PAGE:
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The Crime Reducing Effect of Education

  • Machin, Stephen

    ()

    (London School of Economics)

  • Marie, Olivier

    ()

    (Maastricht University)

  • Vujić, Sunčica

    ()

    (University of Antwerp)

In this paper, we present evidence on empirical connections between crime and education, using various data sources from Britain. A robust finding is that criminal activity is negatively associated with higher levels of education. However, it is essential to ensure that the direction of causation flows from education to crime. Therefore, we identify the effect of education on participation in criminal activity using changes in compulsory school leaving age laws over time to account for the endogeneity of education. In this causal approach, for property crimes, the negative crime-education relationship remains strong and significant. The implications of these findings are unambiguous and clear. They show that improving education can yield significant social benefits and can be a key policy tool in the drive to reduce crime.

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Paper provided by Institute for the Study of Labor (IZA) in its series IZA Discussion Papers with number 5000.

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Length: 38 pages
Date of creation: Jun 2010
Date of revision:
Publication status: published in: Economic Journal, 2011, 121 (552), 463-484
Handle: RePEc:iza:izadps:dp5000
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  1. Mirko Draca & Stephen Machin, 2015. "Crime and Economic Incentives," Annual Review of Economics, Annual Reviews, vol. 7(1), pages 389-408, 08.
  2. Stephen Machin & Olivier Marie, 2005. "Crime and police resources: the street crime initiative," LSE Research Online Documents on Economics 19902, London School of Economics and Political Science, LSE Library.
  3. Hjalmarsson, Randi, 2008. "Criminal justice involvement and high school completion," Journal of Urban Economics, Elsevier, vol. 63(2), pages 613-630, March.
  4. Stephen Machin & Olivier Marie & Sunčica Vujić, 2010. "The crime reducing effect of education," LSE Research Online Documents on Economics 28727, London School of Economics and Political Science, LSE Library.
  5. Arnaud Chevalier, 2004. "Parental education and child’s education : a natural experiment," Working Papers 200414, School of Economics, University College Dublin.
  6. Stephen Gibbons & Stephen Machin & Olmo Silva, 2012. "Valuing school quality using boundary discontinuities," LSE Research Online Documents on Economics 45239, London School of Economics and Political Science, LSE Library.
  7. Card, David, 1999. "The causal effect of education on earnings," Handbook of Labor Economics, in: O. Ashenfelter & D. Card (ed.), Handbook of Labor Economics, edition 1, volume 3, chapter 30, pages 1801-1863 Elsevier.
  8. Arnaud Chevalier & Colm Harmon & Vincent O'Sullivan & Ian Walker, 2005. "The Impact of Parental Income and Education on the Schooling of their Children," Studies in Economics 0504, School of Economics, University of Kent.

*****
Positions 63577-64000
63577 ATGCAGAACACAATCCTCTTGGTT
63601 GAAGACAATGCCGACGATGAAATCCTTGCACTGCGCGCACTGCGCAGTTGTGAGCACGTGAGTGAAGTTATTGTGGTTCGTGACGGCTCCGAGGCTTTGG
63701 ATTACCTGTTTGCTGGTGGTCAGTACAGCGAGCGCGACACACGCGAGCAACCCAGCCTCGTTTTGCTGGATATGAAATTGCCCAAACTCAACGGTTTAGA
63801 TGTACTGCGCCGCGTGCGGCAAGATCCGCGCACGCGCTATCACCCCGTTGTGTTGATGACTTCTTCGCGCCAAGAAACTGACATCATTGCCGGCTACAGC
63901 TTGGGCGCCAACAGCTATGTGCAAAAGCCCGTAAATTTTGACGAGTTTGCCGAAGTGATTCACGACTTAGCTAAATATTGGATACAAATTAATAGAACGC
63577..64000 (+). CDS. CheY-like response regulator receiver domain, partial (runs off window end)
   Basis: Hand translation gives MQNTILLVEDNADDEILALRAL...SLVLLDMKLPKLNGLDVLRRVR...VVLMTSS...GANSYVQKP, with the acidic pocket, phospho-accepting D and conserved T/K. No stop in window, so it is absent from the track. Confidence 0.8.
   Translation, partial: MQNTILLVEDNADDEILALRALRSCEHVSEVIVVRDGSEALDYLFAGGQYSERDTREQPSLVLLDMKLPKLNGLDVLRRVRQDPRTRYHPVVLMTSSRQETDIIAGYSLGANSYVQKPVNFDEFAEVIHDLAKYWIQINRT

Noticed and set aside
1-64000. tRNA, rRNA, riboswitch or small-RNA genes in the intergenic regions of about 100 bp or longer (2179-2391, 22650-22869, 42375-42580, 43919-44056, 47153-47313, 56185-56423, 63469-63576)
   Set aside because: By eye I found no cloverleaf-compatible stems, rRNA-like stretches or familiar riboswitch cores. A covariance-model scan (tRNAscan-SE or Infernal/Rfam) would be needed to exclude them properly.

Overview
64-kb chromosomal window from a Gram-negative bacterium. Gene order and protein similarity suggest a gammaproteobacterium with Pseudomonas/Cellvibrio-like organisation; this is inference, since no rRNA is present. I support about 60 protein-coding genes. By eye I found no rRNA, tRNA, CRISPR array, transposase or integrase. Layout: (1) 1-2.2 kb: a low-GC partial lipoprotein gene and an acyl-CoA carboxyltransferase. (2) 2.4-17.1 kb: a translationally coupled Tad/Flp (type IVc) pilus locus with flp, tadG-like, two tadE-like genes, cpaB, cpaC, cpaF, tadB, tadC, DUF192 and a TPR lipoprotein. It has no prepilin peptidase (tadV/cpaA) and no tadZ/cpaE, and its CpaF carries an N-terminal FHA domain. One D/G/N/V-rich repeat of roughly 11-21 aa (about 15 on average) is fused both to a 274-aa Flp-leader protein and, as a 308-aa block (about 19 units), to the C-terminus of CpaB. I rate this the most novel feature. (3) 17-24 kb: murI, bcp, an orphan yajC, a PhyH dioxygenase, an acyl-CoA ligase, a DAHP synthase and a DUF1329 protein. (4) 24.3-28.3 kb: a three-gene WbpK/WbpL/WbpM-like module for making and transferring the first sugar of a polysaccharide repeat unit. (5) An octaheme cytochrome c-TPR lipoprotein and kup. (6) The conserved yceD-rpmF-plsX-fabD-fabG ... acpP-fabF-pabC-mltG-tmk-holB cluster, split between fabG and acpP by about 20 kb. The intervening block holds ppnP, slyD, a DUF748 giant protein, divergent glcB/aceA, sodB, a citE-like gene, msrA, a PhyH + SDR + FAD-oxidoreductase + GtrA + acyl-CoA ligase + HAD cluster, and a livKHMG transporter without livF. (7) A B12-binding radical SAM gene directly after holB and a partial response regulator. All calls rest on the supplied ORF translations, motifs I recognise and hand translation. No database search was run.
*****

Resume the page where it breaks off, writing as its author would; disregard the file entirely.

9. Lance Lochner & Enrico Moretti, 2001. "The Effect of Education on Crime: Evidence from Prison Inmates, Arrests, and Self-Reports," NBER Working Papers 8605, National Bureau of Economic Research, Inc.
  10. Isaac Ehrlich, 1975. "On the Relation between Education and Crime," NBER Chapters, in: Education, Income, and Human Behavior, pages 313-338 National Bureau of Economic Research, Inc.
  11. Harmon, Colm & Walker, Ian, 1995. "Estimates of the Economic Return to Schooling for the United Kingdom," American Economic Review, American Economic Association, vol. 85(5), pages 1278-86, December.
  12. Philip Oreopoulos, 2006. "Estimating Average and Local Average Treatment Effects of Education when Compulsory Schooling Laws Really Matter," American Economic Review, American Economic Association, vol. 96(1), pages 152-175, March.
  13. Maarten Lindeboom & Ana Llena Nozal & Bas van der Klaauw, 2006. "Parental Education and Child Health: Evidence from a Schooling Reform," Tinbergen Institute Discussion Papers 06-109/3, Tinbergen Institute.
  14. Orla Doyle & Colm Harmon & Ian Walker, 2007. "The impact of parental income and education on child health : further evidence for England," Open Access publications 10197/1111, School of Economics, University College Dublin.
  15. Brian A. Jacob & Lars Lefgren, 2003. "Are Idle Hands the Devil's Workshop? Incapacitation, Concentration and Juvenile Crime," NBER Working Papers 9653, National Bureau of Economic Research, Inc.
  16. Jeff Grogger, 1997. "Market Wages and Youth Crime," NBER Working Papers 5983, National Bureau of Economic Research, Inc.
  17. Steven D. Levitt & Lance Lochner, 2001. "The Determinants of Juvenile Crime," NBER Chapters, in: Risky Behavior among Youths: An Economic Analysis, pages 327-374 National Bureau of Economic Research, Inc.
  18. Oreopoulos, Philip, 2007. "Do dropouts drop out too soon? Wealth, health and happiness from compulsory schooling," Journal of Public Economics, Elsevier, vol. 91(11-12), pages 2213-2229, December.
  19. Tauchen, Helen & Witte, Ann Dryden & Griesinger, Harriet, 1994. "Criminal Deterrence: Revisiting the Issue with a Birth Cohort," The Review of Economics and Statistics, MIT Press, vol. 76(3), pages 399-412, August.
  20. Ricardo Sabates & Leon Feinstein, 2008. "Effects of government initiatives on youth crime," Oxford Economic Papers, Oxford University Press, vol. 60(3), pages 462-483, July.
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